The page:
Violence interruption is a community-based strategy to reduce gun violence and improve public safety in neighborhoods. Our anti-violence program Save Our Streets is profiled and named as a highly successful example of curbing gun violence in the South Bronx, reducing gun victimization by 63 percent in its initial years of implementation.
Prevention: one solution to gun violence that is able to save lives. Shootings disproportionately affect Black communities, and some community members are taking matters into their own hands. “Beyond Black History” podcast host Femi Redwood takes a look at SOS BedStuy’s work to use the power of credible messengers and positive change agents to mediate conflict and prevent violence.
A coalition of criminal justice advocates and experts, including the Center, are calling on New York City officials to study ways to safely release 70% of the women and gender-expansive people being held in Rose M. Singer Center (“Rosie’s”) on Rikers Island. The plea comes a little over a month after the death of Mary Yehudah on Rosie’s. Recommendations include the city form a “population review team” to examine who would be good candidates for release.
"I’d just like people to know that we’re here to continue to help people and try to make a difference for the community,” says Edna McGoldrick of the Red Hook Community Justice Center and the services offered. After operating virtually during the pandemic, our Red Hook Community Justice Center and housing court are re-opened, allowing our staff to assist residents access the repairs, renewals, and services they need, and as always, treat every person that comes through the doors with dignity and respect.
In a series on gun violence in New York by The Trace and The Guardian, the final article details the complex reasons that shootings have declined in Brooklyn, crediting Brooklyn’s more-developed infrastructure of Crisis Management System groups and its network of community-based organizations, like the Brownsville Community Justice Center. Hailey Nolasco, our director of community-based violence prevention; Mallory Thatch, program manager; and Deron Johnston, the deputy director for community development, share their perspectives on on the changes—both positive and negative—Brownville has seen regarding gun possession and violence.
In a series on gun violence in New York by The Trace and The Guardian, the second of three articles looks at how law enforcement’s ability to solve a crime, especially a shooting, can build or erode trust between law enforcement and the community affected. The article references multiple studies, including the Center's own report, Gotta Make Your Own Heaven, which documented that young people who carry firearms in communities with higher rates of violence often fear the police, which contributes to their decision to carry.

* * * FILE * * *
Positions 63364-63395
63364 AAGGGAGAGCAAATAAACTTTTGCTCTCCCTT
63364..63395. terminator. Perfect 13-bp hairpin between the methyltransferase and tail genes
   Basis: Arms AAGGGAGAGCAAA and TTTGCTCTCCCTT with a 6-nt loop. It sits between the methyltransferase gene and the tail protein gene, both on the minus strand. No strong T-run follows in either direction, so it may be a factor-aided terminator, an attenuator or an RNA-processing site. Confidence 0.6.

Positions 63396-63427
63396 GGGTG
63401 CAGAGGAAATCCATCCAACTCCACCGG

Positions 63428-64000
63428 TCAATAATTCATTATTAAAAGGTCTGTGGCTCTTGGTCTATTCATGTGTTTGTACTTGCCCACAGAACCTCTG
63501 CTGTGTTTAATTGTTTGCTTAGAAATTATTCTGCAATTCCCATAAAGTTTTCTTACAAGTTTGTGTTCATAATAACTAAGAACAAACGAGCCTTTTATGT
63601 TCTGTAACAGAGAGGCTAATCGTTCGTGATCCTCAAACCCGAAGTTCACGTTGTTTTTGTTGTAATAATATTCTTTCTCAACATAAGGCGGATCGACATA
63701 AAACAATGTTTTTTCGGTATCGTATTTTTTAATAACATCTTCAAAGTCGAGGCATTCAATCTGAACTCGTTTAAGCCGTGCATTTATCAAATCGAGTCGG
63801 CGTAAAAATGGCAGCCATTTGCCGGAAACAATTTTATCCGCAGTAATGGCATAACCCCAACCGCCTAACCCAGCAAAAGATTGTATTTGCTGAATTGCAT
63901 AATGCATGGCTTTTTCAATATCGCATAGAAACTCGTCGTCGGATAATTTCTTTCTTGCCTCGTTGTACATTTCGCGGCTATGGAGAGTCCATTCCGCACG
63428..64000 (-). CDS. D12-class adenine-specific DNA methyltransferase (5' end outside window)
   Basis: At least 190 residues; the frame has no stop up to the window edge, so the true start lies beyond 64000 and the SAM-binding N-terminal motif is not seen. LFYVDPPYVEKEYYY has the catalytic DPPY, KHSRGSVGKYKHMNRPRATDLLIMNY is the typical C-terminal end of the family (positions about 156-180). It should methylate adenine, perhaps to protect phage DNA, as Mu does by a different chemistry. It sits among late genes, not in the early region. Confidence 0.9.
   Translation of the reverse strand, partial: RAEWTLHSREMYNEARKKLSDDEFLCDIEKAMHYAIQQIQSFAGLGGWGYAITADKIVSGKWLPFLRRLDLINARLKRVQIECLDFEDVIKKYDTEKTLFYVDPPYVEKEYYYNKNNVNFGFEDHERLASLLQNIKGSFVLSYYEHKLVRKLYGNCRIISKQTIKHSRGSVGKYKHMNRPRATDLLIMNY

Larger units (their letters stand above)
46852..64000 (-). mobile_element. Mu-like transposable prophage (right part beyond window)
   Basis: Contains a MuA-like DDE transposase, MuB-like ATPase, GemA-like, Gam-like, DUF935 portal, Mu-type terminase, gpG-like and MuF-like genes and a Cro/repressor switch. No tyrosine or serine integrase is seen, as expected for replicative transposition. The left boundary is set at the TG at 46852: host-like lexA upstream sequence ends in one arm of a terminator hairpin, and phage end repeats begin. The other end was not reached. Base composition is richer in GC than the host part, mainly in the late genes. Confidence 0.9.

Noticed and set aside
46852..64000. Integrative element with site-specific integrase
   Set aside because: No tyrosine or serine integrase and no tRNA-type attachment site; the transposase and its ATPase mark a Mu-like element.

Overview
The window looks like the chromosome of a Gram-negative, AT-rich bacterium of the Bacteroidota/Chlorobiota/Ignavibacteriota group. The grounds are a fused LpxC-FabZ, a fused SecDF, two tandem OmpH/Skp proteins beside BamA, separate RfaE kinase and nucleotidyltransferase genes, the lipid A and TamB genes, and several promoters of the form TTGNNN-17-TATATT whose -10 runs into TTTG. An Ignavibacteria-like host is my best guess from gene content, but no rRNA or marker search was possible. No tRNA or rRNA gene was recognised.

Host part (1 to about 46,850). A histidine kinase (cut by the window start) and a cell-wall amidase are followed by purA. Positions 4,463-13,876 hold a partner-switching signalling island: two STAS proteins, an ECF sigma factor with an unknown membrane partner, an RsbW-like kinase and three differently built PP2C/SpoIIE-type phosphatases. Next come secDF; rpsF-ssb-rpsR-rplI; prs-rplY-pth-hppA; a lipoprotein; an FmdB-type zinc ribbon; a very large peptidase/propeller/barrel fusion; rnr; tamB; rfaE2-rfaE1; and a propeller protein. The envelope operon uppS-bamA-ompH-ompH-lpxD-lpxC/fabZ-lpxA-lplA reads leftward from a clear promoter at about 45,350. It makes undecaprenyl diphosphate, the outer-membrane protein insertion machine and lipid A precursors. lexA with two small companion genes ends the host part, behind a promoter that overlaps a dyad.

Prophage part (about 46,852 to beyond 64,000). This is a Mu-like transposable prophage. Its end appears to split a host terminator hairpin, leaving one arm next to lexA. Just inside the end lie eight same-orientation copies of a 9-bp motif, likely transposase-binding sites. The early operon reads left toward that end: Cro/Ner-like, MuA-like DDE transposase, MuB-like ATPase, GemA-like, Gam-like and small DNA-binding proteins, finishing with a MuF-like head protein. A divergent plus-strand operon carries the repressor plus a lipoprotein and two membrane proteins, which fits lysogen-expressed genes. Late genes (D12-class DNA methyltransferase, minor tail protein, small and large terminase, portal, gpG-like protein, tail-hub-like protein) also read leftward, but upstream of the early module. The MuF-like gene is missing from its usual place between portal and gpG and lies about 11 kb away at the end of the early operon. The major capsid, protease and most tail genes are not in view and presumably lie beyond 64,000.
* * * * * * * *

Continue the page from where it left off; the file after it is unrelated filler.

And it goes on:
In a series on gun violence in New York by The Trace and The Guardian, the first article explores New York City's surge in gun crime and how it largely coincides with the pandemic. The article explores new and existing approaches to prioritize public safety, like NeighborhoodStat, that gives public housing residents tools and resources to set priorities around quality-of-life issues has shown to reduce violence across the city. Hailey Nolasco, our director of community-based violence prevention, says "let’s continue to bolster community-led efforts and not cause more harm to our communities."
Philadelphia is one of five major cities receiving national funding to study the factors driving youth gun violence. The research model involves hiring people with lived experience to ask questions in their own neighborhoods. Our Elise White and Basaime Spate, who are leading the study, share how having credible people ask the questions will improve turnout and the quality of responses. "The folks who live the experience also end up controlling the data at the end, so they control the narrative. And that’s an extremely important thing when you look at the way that gun violence gets talked about,” says Dr. White, research director.
President of the Times Square Alliance, Tom Harris, talks about the area’s recovery and shares more about the partnership with our Midtown Town Community Court, Breaking Ground, and Fountain House to create theCommunity First program, which connects the unhoused populations of Times Square to local resources, including housing and mental health services.